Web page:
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The Democratic Party foresees a total of 50,000 attendees at the 2016 Democratic National Convention in Philadelphia, Pennsylvania. The DNC will be held July 25th through the 28th. Nine lucky Gallaudet University students will be participating in the 2-week Washington Center's Democratic Convention Seminar, through Temple University.

The two-week seminar will include: formal instruction, guest lectures, and fieldwork assignments, allowing interns to experience the DNC, from behind the scenes. During the second half of the program, students will volunteer at the Wells Fargo Arena, where they will work with their fieldwork assignments, based on the organization to which they are assigned.

Read more  . . . Watch Signed /Captioned Video


WEBINAR - Online

Setting Language in Motion and Students with Cochlear Implants: Guidelines for Educational Program Planning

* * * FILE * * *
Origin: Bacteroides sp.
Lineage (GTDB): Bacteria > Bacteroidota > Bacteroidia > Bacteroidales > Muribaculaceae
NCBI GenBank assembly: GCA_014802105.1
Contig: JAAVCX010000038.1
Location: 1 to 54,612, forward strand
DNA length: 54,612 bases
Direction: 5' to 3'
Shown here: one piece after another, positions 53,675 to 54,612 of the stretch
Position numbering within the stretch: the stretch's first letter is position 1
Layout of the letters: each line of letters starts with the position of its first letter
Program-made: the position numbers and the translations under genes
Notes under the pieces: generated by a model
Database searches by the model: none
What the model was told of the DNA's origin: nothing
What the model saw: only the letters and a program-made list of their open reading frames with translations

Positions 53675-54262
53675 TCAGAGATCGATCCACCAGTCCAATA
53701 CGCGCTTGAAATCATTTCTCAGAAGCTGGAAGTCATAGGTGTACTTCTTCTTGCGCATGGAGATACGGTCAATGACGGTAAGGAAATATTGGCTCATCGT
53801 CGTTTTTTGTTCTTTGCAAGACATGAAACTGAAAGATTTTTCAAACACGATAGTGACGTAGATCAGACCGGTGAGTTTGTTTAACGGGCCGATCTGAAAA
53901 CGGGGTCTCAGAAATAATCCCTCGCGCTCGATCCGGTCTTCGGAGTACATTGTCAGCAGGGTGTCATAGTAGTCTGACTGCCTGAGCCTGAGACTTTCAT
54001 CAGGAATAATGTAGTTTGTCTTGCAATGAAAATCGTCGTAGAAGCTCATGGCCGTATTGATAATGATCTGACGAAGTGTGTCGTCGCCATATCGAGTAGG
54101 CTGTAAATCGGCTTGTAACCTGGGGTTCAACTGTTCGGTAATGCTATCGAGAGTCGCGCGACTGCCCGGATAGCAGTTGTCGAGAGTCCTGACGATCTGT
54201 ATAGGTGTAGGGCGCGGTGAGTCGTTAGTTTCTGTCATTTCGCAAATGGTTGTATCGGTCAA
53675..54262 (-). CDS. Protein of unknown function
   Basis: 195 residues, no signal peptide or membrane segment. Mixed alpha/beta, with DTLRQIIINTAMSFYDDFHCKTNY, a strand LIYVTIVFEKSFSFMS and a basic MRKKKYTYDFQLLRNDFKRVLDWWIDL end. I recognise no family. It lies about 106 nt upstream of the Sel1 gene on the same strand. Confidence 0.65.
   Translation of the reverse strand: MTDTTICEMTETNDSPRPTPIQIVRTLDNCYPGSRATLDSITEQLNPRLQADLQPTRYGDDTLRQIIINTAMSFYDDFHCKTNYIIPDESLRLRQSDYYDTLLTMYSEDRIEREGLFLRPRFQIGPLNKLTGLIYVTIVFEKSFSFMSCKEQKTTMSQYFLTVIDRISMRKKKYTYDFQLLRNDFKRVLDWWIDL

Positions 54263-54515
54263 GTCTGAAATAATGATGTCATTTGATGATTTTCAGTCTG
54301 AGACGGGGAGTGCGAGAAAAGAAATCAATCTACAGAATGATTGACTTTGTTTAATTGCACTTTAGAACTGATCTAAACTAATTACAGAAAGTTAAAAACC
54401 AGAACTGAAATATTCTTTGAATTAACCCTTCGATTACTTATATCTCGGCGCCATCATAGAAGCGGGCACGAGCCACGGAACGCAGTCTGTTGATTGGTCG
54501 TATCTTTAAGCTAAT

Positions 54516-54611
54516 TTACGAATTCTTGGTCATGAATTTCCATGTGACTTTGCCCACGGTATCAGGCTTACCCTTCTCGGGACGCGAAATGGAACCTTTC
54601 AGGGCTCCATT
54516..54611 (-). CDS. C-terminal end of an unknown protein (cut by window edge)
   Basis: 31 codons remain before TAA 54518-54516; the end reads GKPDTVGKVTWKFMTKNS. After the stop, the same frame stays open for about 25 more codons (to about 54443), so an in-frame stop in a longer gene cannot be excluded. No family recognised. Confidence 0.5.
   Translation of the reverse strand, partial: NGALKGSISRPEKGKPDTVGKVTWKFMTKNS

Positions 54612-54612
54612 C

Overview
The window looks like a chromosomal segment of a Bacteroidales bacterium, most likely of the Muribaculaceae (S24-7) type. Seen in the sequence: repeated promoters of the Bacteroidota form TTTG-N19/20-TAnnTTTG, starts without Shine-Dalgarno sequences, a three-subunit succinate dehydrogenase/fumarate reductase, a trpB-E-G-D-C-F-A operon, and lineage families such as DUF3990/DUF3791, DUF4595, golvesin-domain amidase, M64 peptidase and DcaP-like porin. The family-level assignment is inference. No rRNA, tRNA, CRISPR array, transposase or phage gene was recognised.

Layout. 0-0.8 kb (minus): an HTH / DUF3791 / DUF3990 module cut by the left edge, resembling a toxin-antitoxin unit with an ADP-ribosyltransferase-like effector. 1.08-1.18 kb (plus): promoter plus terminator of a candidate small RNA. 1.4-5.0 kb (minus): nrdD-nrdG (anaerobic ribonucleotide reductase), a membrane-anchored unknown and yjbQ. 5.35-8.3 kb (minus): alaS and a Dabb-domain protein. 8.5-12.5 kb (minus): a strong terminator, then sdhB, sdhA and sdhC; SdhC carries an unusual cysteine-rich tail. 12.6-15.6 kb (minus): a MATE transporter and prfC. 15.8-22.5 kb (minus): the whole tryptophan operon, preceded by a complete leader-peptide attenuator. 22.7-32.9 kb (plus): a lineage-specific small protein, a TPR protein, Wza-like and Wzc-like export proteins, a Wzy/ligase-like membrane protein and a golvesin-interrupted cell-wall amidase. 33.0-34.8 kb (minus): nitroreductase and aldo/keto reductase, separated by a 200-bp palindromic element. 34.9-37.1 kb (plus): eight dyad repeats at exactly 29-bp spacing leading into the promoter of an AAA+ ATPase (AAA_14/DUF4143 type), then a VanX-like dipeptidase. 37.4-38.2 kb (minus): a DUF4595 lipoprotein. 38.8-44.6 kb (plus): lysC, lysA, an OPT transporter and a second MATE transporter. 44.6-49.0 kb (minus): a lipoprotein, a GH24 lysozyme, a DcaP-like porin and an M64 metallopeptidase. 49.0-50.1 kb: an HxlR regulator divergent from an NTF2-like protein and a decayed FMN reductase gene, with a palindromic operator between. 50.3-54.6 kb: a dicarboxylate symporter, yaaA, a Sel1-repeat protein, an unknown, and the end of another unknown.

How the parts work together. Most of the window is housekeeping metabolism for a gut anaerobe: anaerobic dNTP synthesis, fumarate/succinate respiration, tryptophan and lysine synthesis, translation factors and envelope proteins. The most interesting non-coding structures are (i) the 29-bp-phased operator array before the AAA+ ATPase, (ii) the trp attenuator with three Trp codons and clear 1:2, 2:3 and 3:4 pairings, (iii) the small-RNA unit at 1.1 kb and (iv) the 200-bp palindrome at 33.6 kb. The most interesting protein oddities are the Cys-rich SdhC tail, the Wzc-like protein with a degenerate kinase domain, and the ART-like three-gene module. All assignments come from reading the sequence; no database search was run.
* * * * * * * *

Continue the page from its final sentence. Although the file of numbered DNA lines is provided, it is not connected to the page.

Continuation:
Presented by
Terrell Clark, Ph.D., Boston Children’s Hospital
Katie Prins McCarthy, MBA, Harvard University

April 20, 2016, 4:00 PM EDT

Register now for “Setting Language in Motion and Students with Cochlear Implants: Guidelines for Educational Program Planning” on April. 20, 2016 4:00 PM EDT at:

Two new resources will be introduced by the presenters:

Setting Language in Motion:  Family Supports and Early Intervention for Babies Who are Deaf and Hard of Hearing is a collaborative effort between the Clerc Center and Boston Children’s Hospital for early intervention providers, educators of children who are deaf/hh, early childhood educators, parents and other caregivers.  Presenters will discuss the seven modules now available online that share information critical to promoting early language acquisition for young children who are deaf or hard of hearing.

Students with Cochlear Implants: Guidelines for Educational Planning is a tool designed to facilitate planning discussions surrounding the educational supports and services essential for each students using cochlear implant technology.

This one hour webinar can be accessed from any location. A certificate of participation will be provided for those who complete a short survey at the conclusion.